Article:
The Martha and Mary story will not leave me, particularly Jesus’ tender concern for the burden Martha carried. An anxious heart will bury the soul, this I know.
I see a lot of anxiety these days. It’s tricky business to locate because anxiety can appear so helpful, so “concerned,” so righteous, so radically Christian. Most anxious people are not cowered in the corner biting their fingernails. Most anxious people are working like mad, intently focused, advocating, pushing. We rarely call a spade a spade here because anxious people get stuff done. Anxiety is a mighty potent fuel.
We’re anxious that we’ll louse it up as parents, so we frantically read and worry and jump expert to expert. We’re anxious for the injustices of our world, so we charge from cause to cause with no space for life or laughter or human frailty. But some day, these anxious fumes will burn out; and even if they blaze eternal, could we stop to consider the kind of life we’re burning to the ground in the process?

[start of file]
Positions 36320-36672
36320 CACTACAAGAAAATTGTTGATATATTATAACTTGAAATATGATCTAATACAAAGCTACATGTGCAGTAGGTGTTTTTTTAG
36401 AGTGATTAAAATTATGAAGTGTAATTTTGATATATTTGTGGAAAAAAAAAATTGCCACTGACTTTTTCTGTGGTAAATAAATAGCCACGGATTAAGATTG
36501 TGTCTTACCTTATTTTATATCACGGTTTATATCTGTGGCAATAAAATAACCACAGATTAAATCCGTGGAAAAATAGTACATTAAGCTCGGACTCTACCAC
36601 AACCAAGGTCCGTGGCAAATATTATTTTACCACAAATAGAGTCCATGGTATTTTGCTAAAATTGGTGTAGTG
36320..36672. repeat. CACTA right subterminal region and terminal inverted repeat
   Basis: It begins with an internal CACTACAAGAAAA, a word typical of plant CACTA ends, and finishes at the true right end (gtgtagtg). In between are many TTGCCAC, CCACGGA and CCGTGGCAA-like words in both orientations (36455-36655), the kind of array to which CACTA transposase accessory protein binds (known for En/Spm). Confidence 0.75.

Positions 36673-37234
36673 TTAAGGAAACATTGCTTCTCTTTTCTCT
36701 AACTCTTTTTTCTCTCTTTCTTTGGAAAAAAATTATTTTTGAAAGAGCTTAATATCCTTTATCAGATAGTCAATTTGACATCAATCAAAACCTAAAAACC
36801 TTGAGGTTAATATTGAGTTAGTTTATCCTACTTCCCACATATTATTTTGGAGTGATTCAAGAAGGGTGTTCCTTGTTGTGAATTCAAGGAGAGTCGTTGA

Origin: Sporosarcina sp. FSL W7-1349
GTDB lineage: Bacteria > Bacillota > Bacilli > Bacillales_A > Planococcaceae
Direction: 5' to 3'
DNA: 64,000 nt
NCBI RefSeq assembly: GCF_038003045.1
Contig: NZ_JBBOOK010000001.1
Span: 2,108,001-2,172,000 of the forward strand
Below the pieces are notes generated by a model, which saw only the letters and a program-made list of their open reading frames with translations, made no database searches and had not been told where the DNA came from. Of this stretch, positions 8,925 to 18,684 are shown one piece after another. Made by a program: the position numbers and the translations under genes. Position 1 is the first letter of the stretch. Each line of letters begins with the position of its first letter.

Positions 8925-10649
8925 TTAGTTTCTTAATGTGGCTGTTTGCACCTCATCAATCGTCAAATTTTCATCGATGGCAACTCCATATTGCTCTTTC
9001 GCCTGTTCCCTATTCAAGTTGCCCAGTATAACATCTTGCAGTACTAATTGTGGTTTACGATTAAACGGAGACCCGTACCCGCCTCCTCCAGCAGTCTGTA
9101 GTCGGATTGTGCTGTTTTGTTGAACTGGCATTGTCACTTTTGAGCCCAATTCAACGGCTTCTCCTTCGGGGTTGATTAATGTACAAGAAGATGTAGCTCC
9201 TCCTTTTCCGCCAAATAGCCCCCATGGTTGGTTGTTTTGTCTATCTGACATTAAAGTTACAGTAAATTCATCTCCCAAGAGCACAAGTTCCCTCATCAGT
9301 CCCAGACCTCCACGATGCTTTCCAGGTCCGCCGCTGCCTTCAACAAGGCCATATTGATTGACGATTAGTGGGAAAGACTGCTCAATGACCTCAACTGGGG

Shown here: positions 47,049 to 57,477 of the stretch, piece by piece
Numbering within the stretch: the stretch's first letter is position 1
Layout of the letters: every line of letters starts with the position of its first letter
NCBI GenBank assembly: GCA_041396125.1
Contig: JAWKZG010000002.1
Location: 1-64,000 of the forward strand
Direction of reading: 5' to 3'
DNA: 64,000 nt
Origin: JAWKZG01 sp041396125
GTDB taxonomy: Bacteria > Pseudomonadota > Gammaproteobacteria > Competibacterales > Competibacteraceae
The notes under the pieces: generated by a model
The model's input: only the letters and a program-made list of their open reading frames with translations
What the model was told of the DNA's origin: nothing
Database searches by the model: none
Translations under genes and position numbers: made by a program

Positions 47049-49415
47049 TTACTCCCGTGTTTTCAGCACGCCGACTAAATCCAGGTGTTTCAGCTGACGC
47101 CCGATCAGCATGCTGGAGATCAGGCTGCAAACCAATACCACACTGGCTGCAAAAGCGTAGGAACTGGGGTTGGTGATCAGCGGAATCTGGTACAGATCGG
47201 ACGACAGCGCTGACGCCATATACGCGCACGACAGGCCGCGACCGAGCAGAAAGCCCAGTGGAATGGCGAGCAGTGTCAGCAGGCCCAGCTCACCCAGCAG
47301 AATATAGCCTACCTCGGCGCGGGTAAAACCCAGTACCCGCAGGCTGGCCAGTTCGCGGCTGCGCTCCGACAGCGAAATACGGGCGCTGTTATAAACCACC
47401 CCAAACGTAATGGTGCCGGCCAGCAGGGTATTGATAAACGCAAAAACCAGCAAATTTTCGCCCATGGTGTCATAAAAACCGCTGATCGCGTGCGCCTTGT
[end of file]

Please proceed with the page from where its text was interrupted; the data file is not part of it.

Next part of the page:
A great sorrow to me is that the Church (the very people to whom Jesus said, Go live, free as a lark and My burdens are light and Don’t be anxious. For real, don’t) is often the most anxious-laden place I know. We’ve got budgets to raise and mission to accomplish, a city to save for crying out loud. And anxious rhetoric gets stuff done.
An anxious church may be a prosperous church or a socially engaged church or an exciting church, but in the end it will prove to be a hollow church and a tired church. When the Spirit is active, our work is not a burden that buries us but a dance that invigorates us.
Whatever else we might accomplish, if our churches never guide us into places of deep rest (those green pastures the Psalms speak of), then we have surrendered the very life God has given us.